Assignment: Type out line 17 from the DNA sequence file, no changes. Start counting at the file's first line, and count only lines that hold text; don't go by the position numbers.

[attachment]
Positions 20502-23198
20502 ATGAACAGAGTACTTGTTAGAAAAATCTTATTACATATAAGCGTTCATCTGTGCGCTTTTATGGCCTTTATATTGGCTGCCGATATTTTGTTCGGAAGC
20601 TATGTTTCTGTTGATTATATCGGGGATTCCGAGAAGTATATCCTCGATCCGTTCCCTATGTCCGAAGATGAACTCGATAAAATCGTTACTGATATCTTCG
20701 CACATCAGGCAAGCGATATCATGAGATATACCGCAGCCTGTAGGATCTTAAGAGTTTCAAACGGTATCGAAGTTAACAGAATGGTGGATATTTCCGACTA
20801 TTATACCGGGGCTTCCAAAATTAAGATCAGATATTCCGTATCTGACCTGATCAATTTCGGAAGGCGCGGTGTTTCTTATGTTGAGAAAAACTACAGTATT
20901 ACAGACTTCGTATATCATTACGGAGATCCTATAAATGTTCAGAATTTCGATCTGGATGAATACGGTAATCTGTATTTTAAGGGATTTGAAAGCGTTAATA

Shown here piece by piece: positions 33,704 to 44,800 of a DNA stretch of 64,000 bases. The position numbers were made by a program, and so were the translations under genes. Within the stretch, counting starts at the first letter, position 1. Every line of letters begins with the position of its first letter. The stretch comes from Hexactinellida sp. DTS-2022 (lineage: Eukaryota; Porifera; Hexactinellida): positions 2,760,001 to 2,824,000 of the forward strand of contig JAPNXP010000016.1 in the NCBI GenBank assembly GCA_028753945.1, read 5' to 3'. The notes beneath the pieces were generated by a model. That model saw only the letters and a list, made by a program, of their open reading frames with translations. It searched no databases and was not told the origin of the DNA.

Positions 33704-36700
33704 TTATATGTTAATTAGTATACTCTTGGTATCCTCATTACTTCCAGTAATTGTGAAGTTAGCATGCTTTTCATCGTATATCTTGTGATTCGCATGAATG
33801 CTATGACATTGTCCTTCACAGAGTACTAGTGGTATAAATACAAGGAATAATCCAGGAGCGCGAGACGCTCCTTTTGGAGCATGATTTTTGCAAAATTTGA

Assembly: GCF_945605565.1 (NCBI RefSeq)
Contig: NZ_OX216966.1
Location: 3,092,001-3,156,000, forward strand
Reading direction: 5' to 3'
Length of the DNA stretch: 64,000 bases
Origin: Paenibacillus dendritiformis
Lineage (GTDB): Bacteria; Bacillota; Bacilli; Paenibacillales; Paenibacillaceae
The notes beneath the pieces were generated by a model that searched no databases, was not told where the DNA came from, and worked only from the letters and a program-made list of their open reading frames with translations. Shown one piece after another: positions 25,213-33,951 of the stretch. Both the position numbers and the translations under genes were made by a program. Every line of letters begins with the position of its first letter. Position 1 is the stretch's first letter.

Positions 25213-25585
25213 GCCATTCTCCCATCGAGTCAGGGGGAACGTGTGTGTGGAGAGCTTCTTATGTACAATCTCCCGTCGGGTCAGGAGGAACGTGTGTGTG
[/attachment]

Lineage (GTDB): Bacteria; Bacillota; Bacilli; Paenibacillales; Paenibacillaceae